Watching practice for the German Grand Prix at Hockenheim this weekend reminded me how much I miss the old layout. That run into the forest was a strangely eerie experience and one that, in the rain especially, was reportedly terrifying. These days we are used to clinical, carefully planned and often characterless tracks that will never reach the iconic status of some of the more celebrated venues, and the current financial problems threatening the Nurburgring – one of the most iconic of all – serves only to remind us of the great circuits we have loved and lost.
Germany’s two famous circuits should also be joined by the quite astonishing AVUS facility, which in its original form when it opened in 1921 was basically two six mile straights (yes, you read that right) joined by a corner at each end. When the north curve was steeply banked in later years AVUS laid claim to being the fastest circuit in the world. It was used for one World Championship Grand Prix – in 1959 – a race that was, unusually, run as two heats. In fact, this is unique in the history of the World Championship. The overall winner was Tony Brooks, in a Ferrari Dino 246, and the average speed was an amazing 143mph. It was, of course, ludicrously dangerous, as evidenced by the death of the great Jean Behra that very weekend when his Porsche crashed in a support race. It is interesting to note that the circuit’s two straights now serve as a vital part of the German road network in the region.
Britain has its fair share of abandoned and long-forgotten racing circuits, but few of those can claim to have held a Formula One race. The legendary Brooklands, now partly obliterated, is from an age before our time, but there is one circuit that held five British Grands Prix that is no longer with us. This was Aintree, a circuit built in 1954 within the confines of the famous Grand National horse racing course of the same name, and it held the race in 1955, 1957 and 1959, as well as in 1961 and 1963. A compact yet challenging circuit – billed ‘the Goodwood of the North’ – it was last used in full in 1964, and nowadays the parts that remain still host sprint races and time trials. We must not forget Brands Hatch, once a regular British Grand Prix host and now a much-overlooked venue, or Donington, disgracefully used as a pawn in a failed attempt to take the race to a circuit other than Silverstone. Both are much loved venues, and continue to host racing to this day.
Many in the sport still mourn the loss of Imola, home of the San Marino Grand Prix for many years and sadly immortalised as the scene of Ayrton Senna’s death in 1994. Yet Imola is not the only Italian circuit to have hosted F1 races and fallen by the wayside: Pescara – home for many years of the famous Coppa Acerbo sports car race – was part of the World Championship in 1957, an oddity prompted by the cancellation of the races in Belgium and Holland. Many will tell you that the famous Nordschleife, the main part of the Nurburgring, is the longest of all World Championship circuits. In fact, that honour goes comfortably to Pescara, at 15.894 miles. Although F1 races had been run on the perilous road course in the past the 1957 event would be the only one to count towards the title. The race was won by a young Stirling Moss in a Vanwall, who covered the 18 laps in little less than three hours.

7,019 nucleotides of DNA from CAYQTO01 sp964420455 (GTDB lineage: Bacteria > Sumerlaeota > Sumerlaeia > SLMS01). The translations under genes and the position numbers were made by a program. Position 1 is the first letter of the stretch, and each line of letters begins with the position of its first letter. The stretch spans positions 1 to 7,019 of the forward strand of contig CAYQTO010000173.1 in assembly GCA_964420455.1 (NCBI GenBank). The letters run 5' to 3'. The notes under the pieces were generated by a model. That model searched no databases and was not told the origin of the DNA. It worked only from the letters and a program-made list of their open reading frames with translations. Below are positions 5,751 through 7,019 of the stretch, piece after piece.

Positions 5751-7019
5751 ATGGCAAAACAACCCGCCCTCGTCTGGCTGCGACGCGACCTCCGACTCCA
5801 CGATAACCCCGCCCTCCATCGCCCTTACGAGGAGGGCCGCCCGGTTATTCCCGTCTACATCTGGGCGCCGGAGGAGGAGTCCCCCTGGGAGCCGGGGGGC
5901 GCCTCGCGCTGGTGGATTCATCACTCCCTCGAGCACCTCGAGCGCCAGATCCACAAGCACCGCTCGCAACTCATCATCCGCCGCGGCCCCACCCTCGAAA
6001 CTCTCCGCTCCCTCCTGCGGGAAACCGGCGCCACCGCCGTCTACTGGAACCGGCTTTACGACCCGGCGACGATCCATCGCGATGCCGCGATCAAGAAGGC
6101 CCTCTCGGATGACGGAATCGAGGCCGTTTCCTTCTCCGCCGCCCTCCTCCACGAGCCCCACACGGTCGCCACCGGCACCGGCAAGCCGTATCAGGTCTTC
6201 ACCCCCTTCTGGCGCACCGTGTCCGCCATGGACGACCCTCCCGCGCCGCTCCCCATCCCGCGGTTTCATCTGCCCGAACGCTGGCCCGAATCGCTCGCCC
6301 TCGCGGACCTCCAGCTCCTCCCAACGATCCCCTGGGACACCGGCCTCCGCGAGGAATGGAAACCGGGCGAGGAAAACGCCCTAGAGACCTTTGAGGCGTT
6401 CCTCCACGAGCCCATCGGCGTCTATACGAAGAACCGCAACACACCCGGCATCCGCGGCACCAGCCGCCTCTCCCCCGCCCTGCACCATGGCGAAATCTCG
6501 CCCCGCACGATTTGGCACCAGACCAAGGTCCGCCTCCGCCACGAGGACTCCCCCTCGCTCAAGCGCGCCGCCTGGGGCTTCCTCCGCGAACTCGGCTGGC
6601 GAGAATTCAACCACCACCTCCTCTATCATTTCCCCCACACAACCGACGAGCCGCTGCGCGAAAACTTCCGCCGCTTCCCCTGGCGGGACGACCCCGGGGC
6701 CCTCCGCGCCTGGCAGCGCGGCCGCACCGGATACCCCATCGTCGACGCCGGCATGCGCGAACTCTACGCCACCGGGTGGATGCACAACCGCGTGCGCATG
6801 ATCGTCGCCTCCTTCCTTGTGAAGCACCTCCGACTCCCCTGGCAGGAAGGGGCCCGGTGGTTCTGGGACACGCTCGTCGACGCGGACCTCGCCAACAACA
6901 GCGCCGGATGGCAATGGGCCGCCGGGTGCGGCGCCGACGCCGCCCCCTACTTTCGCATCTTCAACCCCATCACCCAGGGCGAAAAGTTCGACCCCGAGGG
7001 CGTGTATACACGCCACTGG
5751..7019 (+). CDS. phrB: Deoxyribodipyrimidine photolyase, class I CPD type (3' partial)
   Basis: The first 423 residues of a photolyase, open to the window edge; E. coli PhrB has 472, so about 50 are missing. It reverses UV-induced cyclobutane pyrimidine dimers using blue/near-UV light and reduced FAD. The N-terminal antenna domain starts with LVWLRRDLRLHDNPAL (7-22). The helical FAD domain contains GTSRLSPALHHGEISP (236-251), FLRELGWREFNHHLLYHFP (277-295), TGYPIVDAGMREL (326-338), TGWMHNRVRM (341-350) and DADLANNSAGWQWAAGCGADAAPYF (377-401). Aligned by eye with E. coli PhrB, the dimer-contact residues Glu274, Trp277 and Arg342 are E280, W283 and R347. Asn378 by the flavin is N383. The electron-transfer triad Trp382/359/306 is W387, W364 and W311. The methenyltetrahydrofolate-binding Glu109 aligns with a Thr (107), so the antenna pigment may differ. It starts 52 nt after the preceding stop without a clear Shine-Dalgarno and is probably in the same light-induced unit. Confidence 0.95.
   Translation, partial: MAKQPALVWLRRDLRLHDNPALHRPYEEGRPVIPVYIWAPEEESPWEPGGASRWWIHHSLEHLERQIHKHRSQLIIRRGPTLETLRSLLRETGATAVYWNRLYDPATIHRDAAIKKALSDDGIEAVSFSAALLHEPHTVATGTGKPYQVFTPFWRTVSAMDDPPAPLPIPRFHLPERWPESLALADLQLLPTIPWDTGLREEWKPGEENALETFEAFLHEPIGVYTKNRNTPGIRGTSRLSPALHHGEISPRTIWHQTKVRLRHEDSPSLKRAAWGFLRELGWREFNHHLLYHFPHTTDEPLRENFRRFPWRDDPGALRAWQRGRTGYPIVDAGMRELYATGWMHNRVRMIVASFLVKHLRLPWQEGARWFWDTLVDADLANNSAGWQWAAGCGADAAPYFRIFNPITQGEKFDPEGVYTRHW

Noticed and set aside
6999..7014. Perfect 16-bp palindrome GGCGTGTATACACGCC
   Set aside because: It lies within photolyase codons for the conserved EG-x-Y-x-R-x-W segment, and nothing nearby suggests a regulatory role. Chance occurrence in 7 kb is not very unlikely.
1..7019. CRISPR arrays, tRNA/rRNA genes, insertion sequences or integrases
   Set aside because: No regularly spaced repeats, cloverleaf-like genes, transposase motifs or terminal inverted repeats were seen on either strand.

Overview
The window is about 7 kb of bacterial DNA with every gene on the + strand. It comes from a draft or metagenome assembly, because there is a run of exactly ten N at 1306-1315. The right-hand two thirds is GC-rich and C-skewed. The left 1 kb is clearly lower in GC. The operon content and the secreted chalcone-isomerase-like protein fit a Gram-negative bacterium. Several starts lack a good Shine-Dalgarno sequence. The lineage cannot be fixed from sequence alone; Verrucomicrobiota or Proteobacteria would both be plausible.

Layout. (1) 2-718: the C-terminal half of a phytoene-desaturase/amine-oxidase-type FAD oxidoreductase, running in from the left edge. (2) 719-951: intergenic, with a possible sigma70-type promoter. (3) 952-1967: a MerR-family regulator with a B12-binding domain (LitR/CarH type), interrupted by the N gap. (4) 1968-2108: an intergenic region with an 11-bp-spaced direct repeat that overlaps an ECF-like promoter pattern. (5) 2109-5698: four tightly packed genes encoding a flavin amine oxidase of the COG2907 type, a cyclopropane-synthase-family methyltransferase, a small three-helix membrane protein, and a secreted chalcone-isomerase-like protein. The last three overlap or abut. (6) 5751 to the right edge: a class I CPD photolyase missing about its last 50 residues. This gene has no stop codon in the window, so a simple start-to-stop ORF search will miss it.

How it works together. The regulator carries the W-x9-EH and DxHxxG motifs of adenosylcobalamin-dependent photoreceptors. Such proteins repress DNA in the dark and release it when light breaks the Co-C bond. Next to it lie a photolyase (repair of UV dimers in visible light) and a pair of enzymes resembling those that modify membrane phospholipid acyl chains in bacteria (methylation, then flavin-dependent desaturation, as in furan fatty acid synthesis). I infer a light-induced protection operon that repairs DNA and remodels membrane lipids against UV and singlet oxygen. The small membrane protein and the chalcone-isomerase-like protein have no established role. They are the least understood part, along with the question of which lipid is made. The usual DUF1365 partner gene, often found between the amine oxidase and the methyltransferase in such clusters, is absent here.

Perhaps the country that can lay claim to the most ‘lost’ Grand Prix circuits is France. Currently absent from the calendar, the French can also claim to have ‘invented’ Grand Prix racing. Looking back over the years to the beginning of the current World Championship in 1950 one comes across many evocative and long lost circuits languishing in the French countryside. We begin in 1950 with the original Reims-Guex circuit, a tortuously fast triangle of public roads first used for racing in 1932. Juan Manuel Fangio won the 1950 event, and shared victory with Luigi Fagioli the following year. In 1952 the French Grand Prix moved to another public road circuit, the magnificent Rouen-les-Essarts, then a state of the art facility with modern pit buildings and more. It is amazing to remember that the hairpin was actually on cobbled roads! The circuit held the race six times between 1952 and 1968, with victors including Alberto Ascari, Dan Gurney – twice – and Jacky Ickx. Reims, meanwhile, had been remodelled into a faster and more challenging circuit, and would generally alternate year by year with the Rouen circuit, until – in 1965 – the now largely forgotten Charade circuit made one of only four appearances as French Grand Prix host.
It is impossible to imagine a circuit such as this being used today. You may know it otherwise as Clermont-Ferrand, and it is an extraordinary place. Five miles long and a mass of tight corners and amazing inclines, Charade was a throwback to an earlier era, and the massively truncated and sanitised circuit that still operates there now is a different place entirely. A sort of mini-Nurburgring, it saw victories from such as Jim Clark, Jochen Rindt and Jackie Stewart – three of the greatest of the era. Apart from a curious interlude when the Le Mans Bugatti circuit hosted the French Grand Prix in 1967 – with Jack Brabham taking the flag – from 1973 until 1990 the race would alternate between the fresh new Paul Ricard venue – still in existence as a high-tech test track today – and the glorious rolling hills of Dijon Prenois, until the new, much maligned Magny Cours facility took over in 1991.
Stirring memories of glorious races in wonderful locations are there to be kept. Sadly, many of the fabulous racing circuits of yore remain only in films and on photographs. History doing what it does naturally. If you have enjoyed this trip down memory lane, look out for a future entry where we will look at the lost circuits on the other side of the Atlantic.